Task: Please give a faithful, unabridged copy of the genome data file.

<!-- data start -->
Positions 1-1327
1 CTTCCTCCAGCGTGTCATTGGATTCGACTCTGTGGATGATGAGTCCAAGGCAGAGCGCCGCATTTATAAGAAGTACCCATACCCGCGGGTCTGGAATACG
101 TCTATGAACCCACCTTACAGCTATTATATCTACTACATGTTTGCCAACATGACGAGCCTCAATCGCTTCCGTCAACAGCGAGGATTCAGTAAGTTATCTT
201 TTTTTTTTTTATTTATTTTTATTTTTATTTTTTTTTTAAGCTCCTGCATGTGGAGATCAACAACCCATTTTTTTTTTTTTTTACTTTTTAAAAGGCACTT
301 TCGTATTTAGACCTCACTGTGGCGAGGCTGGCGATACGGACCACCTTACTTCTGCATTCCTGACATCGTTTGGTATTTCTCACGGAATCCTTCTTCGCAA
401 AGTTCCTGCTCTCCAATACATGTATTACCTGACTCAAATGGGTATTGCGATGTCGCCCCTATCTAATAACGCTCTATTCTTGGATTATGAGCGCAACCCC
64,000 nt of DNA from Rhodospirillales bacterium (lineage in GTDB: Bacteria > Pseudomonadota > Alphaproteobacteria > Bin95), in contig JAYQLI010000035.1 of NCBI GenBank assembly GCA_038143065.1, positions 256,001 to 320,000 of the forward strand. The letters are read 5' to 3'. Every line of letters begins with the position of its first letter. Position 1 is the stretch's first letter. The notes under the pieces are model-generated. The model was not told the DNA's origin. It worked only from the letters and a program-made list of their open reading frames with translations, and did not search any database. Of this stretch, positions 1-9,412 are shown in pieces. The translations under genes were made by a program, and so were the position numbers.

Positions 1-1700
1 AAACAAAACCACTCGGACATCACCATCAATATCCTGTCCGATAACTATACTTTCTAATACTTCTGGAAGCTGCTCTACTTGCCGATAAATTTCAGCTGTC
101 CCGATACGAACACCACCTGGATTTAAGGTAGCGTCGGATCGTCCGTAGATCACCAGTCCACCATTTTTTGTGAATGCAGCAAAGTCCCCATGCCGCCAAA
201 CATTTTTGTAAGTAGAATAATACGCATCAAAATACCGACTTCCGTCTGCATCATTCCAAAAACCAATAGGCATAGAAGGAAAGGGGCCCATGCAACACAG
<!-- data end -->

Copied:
Positions 1-1327
1 CTTCCTCCAGCGTGTCATTGGATTCGACTCTGTGGATGATGAGTCCAAGGCAGAGCGCCGCATTTATAAGAAGTACCCATACCCGCGGGTCTGGAATACG
101 TCTATGAACCCACCTTACAGCTATTATATCTACTACATGTTTGCCAACATGACGAGCCTCAATCGCTTCCGTCAACAGCGAGGATTCAGTAAGTTATCTT
201 TTTTTTTTTTATTTATTTTTATTTTTATTTTTTTTTTAAGCTCCTGCATGTGGAGATCAACAACCCATTTTTTTTTTTTTTTACTTTTTAAAAGGCACTT
301 TCGTATTTAGACCTCACTGTGGCGAGGCTGGCGATACGGACCACCTTACTTCTGCATTCCTGACATCGTTTGGTATTTCTCACGGAATCCTTCTTCGCAA
401 AGTTCCTGCTCTCCAATACATGTATTACCTGACTCAAATGGGTATTGCGATGTCGCCCCTATCTAATAACGCTCTATTCTTGGATTATGAGCGCAACCCC
64,000 nt of DNA from Rhodospirillales bacterium (lineage in GTDB: Bacteria > Pseudomonadota > Alphaproteobacteria > Bin95), in contig JAYQLI010000035.1 of NCBI GenBank assembly GCA_038143065.1, positions 256,001 to 320,000 of the forward strand. The letters are read 5' to 3'. Every line of letters begins with the position of its first letter. Position 1 is the stretch's first letter. The notes under the pieces are model-generated. The model was not told the DNA's origin. It worked only from the letters and a program-made list of their open reading frames with translations, and did not search any database. Of this stretch, positions 1-9,412 are shown in pieces. The translations under genes were made by a program, and so were the position numbers.

Positions 1-1700
1 AAACAAAACCACTCGGACATCACCATCAATATCCTGTCCGATAACTATACTTTCTAATACTTCTGGAAGCTGCTCTACTTGCCGATAAATTTCAGCTGTC
101 CCGATACGAACACCACCTGGATTTAAGGTAGCGTCGGATCGTCCGTAGATCACCAGTCCACCATTTTTTGTGAATGCAGCAAAGTCCCCATGCCGCCAAA
201 CATTTTTGTAAGTAGAATAATACGCATCAAAATACCGACTTCCGTCTGCATCATTCCAAAAACCAATAGGCATAGAAGGAAAGGGGCCCATGCAACACAG